Wednesday October 17 01:13 PM EDT
"Cell Repair Weakness a Brain Cancer Marker"
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Cell Repair Weakness a Brain Cancer Marker
By Ed Edelson
WEDNESDAY, Oct. 17 (HealthScoutNews) -- A weakened ability of certain cells to repair damage to their genetic material seems to be an important indicator of the risk of the brain cancer called glioma, a study finds.
Cells from glioma patients are more significantly damaged by gamma radiation than those from cancer-free individuals, report researchers led by Melissa L. Bondy, an associate professor of epidemiology at the University of Texas M.D. Anderson Medical Center. The finding appears in today's issue of the Journal of the National Cancer Institute (news - web sites).
"In combination with other factors, we could use this to try to identify people at high risk of brain cancer, and we're looking at whether this can predict the outcome of treatment. Radiation can be used to treat brain cancer, and if there is a poor ability to repair DNA, it could affect how a patient is treated," says Bondy.
More than half of all brain cancers are gliomas, tumors that occur in the glial cells that surround the nerve cells of the brain. Exposure to gamma radiation is a known risk factor for glioma.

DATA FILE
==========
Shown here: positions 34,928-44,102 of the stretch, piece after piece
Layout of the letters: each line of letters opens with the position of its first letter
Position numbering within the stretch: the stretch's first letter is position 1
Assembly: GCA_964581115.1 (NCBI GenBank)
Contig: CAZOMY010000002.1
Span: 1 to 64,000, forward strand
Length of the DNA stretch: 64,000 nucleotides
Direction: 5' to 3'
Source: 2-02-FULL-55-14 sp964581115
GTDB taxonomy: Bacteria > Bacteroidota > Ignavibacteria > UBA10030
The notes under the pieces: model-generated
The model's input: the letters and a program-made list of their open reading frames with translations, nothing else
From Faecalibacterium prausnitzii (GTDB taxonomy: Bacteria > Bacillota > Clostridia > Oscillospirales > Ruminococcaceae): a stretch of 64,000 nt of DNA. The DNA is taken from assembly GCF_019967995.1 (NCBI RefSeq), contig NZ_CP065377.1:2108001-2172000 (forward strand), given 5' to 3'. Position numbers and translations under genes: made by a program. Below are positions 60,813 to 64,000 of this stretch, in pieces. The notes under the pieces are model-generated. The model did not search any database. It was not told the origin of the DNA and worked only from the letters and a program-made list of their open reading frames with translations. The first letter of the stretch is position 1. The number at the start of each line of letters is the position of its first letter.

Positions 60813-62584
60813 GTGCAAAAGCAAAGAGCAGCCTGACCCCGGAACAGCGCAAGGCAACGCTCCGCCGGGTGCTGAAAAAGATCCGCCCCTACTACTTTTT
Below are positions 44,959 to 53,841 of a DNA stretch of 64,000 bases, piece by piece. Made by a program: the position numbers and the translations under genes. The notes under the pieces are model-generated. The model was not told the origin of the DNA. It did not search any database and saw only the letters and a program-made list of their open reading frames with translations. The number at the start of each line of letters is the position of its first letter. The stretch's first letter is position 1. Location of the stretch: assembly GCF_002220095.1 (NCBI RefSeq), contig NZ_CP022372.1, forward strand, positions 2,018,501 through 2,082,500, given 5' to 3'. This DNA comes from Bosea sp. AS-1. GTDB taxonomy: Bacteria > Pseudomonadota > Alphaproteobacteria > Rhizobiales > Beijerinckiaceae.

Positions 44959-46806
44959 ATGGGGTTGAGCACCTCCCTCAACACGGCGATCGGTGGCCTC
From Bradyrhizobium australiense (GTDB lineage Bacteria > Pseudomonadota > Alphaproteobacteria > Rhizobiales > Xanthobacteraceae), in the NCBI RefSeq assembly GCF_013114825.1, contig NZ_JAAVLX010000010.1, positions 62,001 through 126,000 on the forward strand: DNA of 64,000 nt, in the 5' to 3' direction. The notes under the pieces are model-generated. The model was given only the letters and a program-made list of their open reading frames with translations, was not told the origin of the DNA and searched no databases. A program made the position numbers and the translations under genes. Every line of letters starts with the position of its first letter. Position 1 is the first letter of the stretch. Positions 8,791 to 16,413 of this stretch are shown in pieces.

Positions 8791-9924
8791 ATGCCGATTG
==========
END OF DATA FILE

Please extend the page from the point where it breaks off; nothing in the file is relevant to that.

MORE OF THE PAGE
Bondy and her colleagues compared immune system cells called lymphocytes from 219 patients with glioma with the same cells from 238 cancer-free individuals matched for age, sex and ethnic origin. The cells were grown in laboratory cultures, and then some were exposed to gamma radiation.
The researchers then looked at the damage to DNA, the molecule that carries genetic information in cell chromosomes. On average, cells from glioma patients had 20 percent more chromosome breaks than those from healthy patients. The results indicate that "sensitivity to gamma radiation is statistically significantly associated with an increased risk of glioma," the researchers write.
The study is important because of the method it uses to look at the full range of genetic repair mechanisms, says Dr. Kenneth J. Dornfeld, a lecturer in radiation oncology at the University of Michigan. Other studies have looked at single genes, but the method reported by the Texas researchers "is a way to look at DNA repair mechanisms on a global basis, a total picture of the way DNA is repaired." That technique can be applied to other malignancies, such as colon cancer, he says.
"I don't think the method is quite ready for use in the clinic right away," Dornfeld says. "On a population basis, we need to have a stark contrast between patients who test positive and those who don't. The difference in this study was pretty subtle for a screening test, but conceptually, it is very important."
What To Do: Any practical payoff from this kind of research will take some years.
For information about glioma and other brain cancers, go to the
National Cancer Institute or the
Society for Neuroscience.
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